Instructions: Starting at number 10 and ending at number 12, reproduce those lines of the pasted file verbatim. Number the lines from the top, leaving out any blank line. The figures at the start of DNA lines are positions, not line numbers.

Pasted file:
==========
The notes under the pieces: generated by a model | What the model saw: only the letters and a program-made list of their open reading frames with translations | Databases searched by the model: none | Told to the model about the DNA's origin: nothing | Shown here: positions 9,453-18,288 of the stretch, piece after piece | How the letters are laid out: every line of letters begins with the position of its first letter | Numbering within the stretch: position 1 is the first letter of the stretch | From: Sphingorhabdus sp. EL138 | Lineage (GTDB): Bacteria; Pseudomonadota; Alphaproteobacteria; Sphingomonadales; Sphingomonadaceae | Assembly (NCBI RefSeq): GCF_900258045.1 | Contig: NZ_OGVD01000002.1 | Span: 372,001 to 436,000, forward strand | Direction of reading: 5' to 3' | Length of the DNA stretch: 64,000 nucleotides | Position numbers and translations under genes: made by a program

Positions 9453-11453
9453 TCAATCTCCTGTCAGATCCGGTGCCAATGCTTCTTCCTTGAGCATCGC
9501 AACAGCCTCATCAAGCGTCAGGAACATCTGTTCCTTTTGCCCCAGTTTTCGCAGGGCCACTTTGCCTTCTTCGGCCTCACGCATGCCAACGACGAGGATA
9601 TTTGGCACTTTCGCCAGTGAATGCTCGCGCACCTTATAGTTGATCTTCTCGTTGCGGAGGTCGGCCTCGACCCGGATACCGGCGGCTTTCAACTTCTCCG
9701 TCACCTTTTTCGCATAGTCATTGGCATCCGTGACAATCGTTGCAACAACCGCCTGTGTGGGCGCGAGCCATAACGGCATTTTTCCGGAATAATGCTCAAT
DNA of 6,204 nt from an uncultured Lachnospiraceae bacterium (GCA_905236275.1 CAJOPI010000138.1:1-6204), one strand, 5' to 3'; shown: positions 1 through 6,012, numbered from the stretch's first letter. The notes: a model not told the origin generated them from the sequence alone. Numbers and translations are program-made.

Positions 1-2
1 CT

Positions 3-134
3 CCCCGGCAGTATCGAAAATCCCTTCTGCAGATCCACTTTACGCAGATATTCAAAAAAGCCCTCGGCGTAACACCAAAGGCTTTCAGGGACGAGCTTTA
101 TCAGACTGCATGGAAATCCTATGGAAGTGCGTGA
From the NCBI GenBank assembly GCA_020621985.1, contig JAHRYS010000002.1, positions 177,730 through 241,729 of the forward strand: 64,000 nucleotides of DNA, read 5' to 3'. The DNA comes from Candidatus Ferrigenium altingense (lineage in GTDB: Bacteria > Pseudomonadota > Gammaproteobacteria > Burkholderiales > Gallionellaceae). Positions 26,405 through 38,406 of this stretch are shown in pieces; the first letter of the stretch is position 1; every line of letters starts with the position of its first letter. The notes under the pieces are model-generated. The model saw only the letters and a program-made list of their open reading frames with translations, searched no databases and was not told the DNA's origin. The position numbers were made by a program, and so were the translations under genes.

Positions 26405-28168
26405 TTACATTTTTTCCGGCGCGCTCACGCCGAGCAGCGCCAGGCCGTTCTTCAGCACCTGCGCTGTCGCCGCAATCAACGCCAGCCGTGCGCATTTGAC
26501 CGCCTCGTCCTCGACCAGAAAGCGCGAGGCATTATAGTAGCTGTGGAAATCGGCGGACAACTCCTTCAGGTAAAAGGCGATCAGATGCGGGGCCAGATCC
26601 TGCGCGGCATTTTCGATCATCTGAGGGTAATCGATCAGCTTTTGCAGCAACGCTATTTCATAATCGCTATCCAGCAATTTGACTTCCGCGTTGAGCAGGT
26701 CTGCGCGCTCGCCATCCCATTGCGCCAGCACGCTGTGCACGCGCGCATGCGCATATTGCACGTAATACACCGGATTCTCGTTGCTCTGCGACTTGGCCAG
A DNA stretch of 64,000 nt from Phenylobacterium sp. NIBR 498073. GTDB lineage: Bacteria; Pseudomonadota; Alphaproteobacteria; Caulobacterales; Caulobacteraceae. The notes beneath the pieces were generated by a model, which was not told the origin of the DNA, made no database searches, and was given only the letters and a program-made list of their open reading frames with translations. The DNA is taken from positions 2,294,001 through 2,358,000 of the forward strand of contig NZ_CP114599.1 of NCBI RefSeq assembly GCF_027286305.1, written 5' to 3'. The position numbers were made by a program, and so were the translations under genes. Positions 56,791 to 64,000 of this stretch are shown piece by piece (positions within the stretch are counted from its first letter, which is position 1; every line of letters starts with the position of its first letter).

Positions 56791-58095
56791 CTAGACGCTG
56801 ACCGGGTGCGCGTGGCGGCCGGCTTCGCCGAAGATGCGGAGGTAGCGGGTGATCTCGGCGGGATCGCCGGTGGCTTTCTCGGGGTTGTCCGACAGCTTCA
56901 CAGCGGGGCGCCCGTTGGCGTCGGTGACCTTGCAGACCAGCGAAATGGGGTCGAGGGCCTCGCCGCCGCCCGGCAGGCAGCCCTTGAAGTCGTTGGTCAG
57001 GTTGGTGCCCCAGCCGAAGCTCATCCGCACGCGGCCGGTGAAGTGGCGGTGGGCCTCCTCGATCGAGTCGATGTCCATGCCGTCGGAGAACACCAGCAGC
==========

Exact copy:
Positions 3-134
3 CCCCGGCAGTATCGAAAATCCCTTCTGCAGATCCACTTTACGCAGATATTCAAAAAAGCCCTCGGCGTAACACCAAAGGCTTTCAGGGACGAGCTTTA
101 TCAGACTGCATGGAAATCCTATGGAAGTGCGTGA